Christians last night, looking for God’s mercy and guidance as Americans prepared to vote, began a 24-hour prayer vigil. Many are as concerned with a state ballot measure—Proposition 8 from right here in California—as they are with the presidential election.
There is, of course, debate among Christians, even socially conservative evangelicals, about who they think would best represent their values. (The Pray Vote Pray shirt also comes in red.) The majority of Protestant ministers like John McCain. So do most people in the pews. But on his blog, Rob J presents a convincing “conservative Christian case for supporting Obama.”
You can also add Don Miller, who wrote “Blue Like Jazz” and delivered an invocation at the Democratic National Convention, to that list of youngish evangelicals who have made the move from the right to the left, at least for this election. Miller explains his journey from Reagan Republican to Obama Democrat, from whitebread childhood on the Gulf Coast to Oregonian liberalism here. It’s a fairly long blog post, good and personal, but this excerpt after the jump will give you the gist:
Our theology insinuated that shortly after original sin, once Adam and Eve at the apple, they registered as Democrats and went on with their lives, trying to create large governments that would enable lazy people through expensive social programs. We believed we were right and they were wrong, our ideas were Biblical and their ideas were pagan. And we did not know, exactly, who “they” were. Our church wasn’t on a bus line, and our church programs catered to a slim demographic, and so “they” didn’t come to our church. We were all of the same race, the same theological disposition. Our conservative, moral ethos transcended politics. We looked down on Methodists and Catholics because they drank and danced. In fact, when one of the elders at our church visited a western bar with his wife and another couple, presumably to participate in a line-dancing event, our pastor had him paged at the dance hall and told him to meet him in his office, immediately at the church. He was forced to resign as an elder, scolded by the pastor and later committed suicide, leaving behind a wife and three children, along with a grieving, confused church.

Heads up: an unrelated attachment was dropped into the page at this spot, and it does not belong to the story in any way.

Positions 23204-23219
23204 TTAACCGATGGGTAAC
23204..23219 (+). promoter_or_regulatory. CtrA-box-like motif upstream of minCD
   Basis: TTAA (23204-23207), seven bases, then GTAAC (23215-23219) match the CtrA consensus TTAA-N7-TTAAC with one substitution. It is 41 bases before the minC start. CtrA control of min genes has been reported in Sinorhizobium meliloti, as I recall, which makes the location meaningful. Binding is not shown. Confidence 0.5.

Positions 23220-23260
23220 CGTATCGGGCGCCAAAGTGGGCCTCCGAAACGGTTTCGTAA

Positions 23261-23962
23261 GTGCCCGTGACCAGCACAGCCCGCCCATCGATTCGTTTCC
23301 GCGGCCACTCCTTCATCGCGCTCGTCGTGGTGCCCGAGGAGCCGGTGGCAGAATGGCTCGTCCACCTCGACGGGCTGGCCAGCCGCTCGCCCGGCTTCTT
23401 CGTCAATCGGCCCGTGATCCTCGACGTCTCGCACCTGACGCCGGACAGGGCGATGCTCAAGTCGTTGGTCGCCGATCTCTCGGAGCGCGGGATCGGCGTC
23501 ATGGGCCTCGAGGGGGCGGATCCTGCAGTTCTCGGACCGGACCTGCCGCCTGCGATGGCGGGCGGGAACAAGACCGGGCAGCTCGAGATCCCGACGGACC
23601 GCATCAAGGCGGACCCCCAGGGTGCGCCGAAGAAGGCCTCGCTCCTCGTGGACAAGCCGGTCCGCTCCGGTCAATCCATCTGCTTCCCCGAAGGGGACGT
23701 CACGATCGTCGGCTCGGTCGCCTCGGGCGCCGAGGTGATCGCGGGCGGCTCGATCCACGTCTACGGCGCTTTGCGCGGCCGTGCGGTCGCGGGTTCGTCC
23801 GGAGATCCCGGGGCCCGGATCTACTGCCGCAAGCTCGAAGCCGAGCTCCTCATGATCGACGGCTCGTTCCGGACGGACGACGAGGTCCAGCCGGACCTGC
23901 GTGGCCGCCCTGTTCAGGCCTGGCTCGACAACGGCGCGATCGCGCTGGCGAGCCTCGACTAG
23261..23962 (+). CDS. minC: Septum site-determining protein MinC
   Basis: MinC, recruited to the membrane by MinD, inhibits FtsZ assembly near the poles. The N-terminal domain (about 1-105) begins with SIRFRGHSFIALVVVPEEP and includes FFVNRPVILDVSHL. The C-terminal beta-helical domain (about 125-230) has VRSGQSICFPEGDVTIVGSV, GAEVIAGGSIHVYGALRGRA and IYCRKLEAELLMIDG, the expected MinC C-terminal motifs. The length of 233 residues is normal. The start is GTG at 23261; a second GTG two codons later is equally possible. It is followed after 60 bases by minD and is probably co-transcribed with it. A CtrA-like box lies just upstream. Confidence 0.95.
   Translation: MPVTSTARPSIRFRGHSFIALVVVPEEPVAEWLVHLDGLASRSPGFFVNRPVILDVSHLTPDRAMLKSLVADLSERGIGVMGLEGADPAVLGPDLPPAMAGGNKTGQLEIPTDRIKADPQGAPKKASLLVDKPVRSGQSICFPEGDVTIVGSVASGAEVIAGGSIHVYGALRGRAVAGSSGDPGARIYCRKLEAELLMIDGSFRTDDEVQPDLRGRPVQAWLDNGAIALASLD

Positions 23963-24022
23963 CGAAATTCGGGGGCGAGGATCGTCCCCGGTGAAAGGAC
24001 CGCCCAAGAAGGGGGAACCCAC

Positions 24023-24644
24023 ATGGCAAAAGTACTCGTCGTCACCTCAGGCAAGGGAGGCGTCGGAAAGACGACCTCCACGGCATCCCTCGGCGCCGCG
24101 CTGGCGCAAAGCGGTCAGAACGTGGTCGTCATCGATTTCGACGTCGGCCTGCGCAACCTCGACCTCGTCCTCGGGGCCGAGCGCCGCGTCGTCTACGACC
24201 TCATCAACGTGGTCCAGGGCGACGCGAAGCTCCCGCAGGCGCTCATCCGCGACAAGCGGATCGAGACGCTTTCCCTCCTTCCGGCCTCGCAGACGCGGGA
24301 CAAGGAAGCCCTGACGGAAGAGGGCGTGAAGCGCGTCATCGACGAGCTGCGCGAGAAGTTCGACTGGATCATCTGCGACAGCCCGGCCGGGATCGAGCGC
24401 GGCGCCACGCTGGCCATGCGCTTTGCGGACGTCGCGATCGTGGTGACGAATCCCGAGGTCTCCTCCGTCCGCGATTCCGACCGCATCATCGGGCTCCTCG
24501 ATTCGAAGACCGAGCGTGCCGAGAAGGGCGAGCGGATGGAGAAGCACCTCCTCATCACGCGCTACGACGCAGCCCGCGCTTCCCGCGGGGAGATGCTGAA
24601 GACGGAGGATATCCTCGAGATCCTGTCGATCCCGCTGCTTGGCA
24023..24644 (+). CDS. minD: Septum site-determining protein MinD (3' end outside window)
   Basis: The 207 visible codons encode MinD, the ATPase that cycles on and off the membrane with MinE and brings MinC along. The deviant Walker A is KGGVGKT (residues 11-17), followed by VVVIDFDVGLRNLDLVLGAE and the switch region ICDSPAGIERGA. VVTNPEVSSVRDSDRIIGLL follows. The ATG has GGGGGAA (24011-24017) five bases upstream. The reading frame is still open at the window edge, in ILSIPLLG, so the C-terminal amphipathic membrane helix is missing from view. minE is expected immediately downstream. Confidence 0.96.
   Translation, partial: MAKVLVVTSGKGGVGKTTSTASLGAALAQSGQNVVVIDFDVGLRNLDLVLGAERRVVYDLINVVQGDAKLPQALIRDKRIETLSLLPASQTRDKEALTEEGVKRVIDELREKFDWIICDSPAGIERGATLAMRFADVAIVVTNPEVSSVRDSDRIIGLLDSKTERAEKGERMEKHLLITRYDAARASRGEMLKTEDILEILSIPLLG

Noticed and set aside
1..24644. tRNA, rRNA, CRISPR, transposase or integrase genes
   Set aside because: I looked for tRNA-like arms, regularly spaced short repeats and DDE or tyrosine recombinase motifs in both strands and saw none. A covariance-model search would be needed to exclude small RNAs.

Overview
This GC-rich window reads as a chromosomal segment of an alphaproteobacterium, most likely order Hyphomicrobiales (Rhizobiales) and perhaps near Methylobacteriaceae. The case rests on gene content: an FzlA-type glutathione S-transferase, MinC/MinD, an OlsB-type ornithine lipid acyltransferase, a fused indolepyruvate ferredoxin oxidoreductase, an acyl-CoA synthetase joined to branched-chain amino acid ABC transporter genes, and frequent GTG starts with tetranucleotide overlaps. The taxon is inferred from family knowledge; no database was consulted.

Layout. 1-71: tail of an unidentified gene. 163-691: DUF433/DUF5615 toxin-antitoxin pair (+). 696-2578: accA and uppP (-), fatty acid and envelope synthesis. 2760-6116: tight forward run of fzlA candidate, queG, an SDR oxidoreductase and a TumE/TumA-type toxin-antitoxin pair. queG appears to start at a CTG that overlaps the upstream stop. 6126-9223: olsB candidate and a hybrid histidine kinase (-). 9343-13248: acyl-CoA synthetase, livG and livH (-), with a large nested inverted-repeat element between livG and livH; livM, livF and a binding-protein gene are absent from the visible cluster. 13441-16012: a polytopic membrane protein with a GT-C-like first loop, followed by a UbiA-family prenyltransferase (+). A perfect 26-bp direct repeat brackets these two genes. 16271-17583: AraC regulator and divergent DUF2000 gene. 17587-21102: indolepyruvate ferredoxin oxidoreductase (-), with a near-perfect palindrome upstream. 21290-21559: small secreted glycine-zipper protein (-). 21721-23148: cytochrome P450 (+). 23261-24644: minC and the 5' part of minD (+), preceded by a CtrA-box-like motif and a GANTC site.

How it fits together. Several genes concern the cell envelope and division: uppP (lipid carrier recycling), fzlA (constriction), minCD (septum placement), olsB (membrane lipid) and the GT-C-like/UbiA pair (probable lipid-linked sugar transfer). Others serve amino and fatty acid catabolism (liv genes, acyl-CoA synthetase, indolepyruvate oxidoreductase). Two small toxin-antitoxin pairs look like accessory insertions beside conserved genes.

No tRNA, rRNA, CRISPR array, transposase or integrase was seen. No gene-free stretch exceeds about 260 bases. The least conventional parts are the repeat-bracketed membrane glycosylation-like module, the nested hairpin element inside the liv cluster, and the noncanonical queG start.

Having met the enemy, I discovered the enemy wasn’t who I thought they were. They were flawed, even as we were flawed, but they were no less patriotic, and no less good. And what’s more, they weren’t out to get us like my conservative friends had told me. I began to see, honestly, the far conservative right, the radical right (not the balanced, objective right) as being paranoid. The advertisements on conservative radio talk shows were about guns and alarm systems.
I wondered how I could be made to feel so prejudiced against Democrats. And then I took a hard look at the culture I was raised in. I realized every church I’d ever attended had been an insular community. Every church had been far off in the suburbs, off a bus line, protected from the poor and marginalized and, quite honestly, racial minorities. It’s not that these churches did this intentionally. I don’t believe that. The decisions to reside in the suburbs had to do with property value and opportunity. But the end result was an insulated existence.
A few days ago I did an interview with a writer for The Today Show, and after the interview she asked how it was evangelicals could come to believe the many lies being spread about Barack Obama. In answer I came back to the insular nature of the suburban church. “When we’ve never met people,” I said, “we are easily manipulated into demonizing them. We are easily made to fear.” And I’ll add there has been a great deal of fear in this campaign. I just received a letter, yesterday, from a prominent church leader in Georgia that accused Michelle Obama, who I have met and found to be a lovely and humble woman, of being be a racist. This was not a small-town backwards preacher, this was a best-selling Christian author, who, honestly, should be ashamed of himself.